Before deciding to toss out that grandpa’s trunk filled with dusty old pictures, check out these 11 most expensive items found on Antiques Roadshow. You might be in luck.
Antiques Roadshow premiered on BBC in 1977. It quickly gained popularity with the audience. The testimony to how much audience appreciate the show is the fact that the original concept hasn’t changed in 38 years. The show spread to other countries, namely Australia, Canada, Germany, Netherlands, Finland, Sweden and the United States. PBS picked it up in 1997. In 2005, they created a spin-off called Antiques Roadshow FYI. In order to create a unique list, we have chosen most valuable items from all countries. Items found here are on par with those found in the world’s most visited art museums.
Every one of these 11 most expensive items found on Antiques Roadshow has an amazing backstory to it. In part, this is why they are so expensive. Plenty of people own a 19th century Navajo blanket. However, how many of them can say that their blanket was once own by famous Kit Carson? How about an Anthony van Dyck portrait bought in an antique in Cheshire for £400 ($625) and valued at the auction at £400,000 ($625,000)? These kind of tidbits are what adds spice to the Antiques Roadshow and drives the items’ price through the roof.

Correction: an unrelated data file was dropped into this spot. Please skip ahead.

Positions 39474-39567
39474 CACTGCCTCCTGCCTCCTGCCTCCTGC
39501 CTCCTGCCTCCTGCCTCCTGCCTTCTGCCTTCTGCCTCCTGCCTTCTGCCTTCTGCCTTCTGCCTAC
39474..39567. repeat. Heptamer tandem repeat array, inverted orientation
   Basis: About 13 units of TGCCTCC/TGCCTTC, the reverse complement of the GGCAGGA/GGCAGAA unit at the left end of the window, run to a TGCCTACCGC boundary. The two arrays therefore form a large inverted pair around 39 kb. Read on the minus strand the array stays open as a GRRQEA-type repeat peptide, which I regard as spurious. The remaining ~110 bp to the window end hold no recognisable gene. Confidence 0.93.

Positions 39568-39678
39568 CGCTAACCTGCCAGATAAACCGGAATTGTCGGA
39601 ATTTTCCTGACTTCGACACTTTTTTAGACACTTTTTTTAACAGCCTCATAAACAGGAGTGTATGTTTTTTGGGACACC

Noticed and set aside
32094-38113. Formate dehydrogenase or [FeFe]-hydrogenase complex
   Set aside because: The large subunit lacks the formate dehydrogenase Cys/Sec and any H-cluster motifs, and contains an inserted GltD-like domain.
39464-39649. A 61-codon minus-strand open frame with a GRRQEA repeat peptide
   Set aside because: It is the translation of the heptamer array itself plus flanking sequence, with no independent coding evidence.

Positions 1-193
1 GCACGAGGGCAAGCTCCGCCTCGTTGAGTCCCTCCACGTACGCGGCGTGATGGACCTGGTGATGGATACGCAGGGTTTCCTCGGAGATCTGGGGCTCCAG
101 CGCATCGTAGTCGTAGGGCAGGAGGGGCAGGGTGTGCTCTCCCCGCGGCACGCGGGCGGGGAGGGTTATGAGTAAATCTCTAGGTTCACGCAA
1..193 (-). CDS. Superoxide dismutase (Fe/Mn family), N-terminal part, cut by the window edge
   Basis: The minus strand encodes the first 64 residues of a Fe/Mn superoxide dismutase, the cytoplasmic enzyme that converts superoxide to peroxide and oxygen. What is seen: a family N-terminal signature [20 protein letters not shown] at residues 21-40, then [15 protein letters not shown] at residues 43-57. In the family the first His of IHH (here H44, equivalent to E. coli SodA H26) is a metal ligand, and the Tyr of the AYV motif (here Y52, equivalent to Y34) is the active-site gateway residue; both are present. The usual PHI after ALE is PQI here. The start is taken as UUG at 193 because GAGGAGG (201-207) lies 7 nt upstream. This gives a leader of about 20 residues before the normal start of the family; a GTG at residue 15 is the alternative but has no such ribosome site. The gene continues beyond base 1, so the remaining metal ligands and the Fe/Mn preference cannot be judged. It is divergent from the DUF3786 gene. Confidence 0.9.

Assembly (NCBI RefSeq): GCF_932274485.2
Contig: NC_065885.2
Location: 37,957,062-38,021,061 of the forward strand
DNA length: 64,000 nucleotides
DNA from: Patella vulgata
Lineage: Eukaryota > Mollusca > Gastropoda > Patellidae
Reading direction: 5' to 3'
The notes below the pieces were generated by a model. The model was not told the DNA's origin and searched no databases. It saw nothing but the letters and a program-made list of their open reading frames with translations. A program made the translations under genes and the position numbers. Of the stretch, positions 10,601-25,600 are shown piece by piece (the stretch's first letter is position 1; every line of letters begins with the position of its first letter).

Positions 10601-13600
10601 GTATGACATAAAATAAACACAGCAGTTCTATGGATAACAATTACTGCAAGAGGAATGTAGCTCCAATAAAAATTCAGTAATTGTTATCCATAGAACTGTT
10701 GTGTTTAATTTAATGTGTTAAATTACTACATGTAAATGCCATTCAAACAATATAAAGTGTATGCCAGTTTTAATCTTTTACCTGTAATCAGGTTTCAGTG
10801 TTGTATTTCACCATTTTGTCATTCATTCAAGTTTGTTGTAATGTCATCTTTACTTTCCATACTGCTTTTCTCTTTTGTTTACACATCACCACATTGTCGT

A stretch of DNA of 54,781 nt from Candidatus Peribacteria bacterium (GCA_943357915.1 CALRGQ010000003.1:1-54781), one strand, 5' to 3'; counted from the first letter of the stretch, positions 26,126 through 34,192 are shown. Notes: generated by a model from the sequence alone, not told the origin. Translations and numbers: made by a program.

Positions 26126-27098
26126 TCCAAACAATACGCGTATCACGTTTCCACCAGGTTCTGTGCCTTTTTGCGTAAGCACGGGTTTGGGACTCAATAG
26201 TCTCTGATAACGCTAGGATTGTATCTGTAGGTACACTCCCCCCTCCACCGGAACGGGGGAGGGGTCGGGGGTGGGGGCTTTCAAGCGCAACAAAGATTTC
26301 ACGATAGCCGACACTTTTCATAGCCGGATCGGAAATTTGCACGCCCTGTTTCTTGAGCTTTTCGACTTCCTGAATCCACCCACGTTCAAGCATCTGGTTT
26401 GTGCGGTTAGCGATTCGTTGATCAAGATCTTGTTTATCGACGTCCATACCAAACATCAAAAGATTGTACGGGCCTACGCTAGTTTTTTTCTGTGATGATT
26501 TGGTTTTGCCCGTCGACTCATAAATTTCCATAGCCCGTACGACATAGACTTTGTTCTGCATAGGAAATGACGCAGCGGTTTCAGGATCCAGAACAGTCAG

Although the show has been aired in seven countries, 11 most expensive items found on Antiques Roadshow are all from UK and US shows. These other shows did have few memorable finds that deserve an honorable mention. Canadian Antiques Roadshow most pricey item was Henry Nelson O’Neil’s painting called “Eastward Ho!” and appraised at half a million Canadian dollars. That’s $258,000 in real money. The name of the Dutch version of the show is Between Art & Kitsch and has been on the air since 1984. Their most valuable find is a Joost van Geel Het painting, valued at €250,000 ($280,000).
11. Navajo Ute First Phase blanket – Antiques Roadshow US 2004
Appraisal: $350,000 – $500,000
Location: Tucson, Arizona
The owner of this beautiful piece of Native American history claimed that it was a gift to his family from Kit Carson.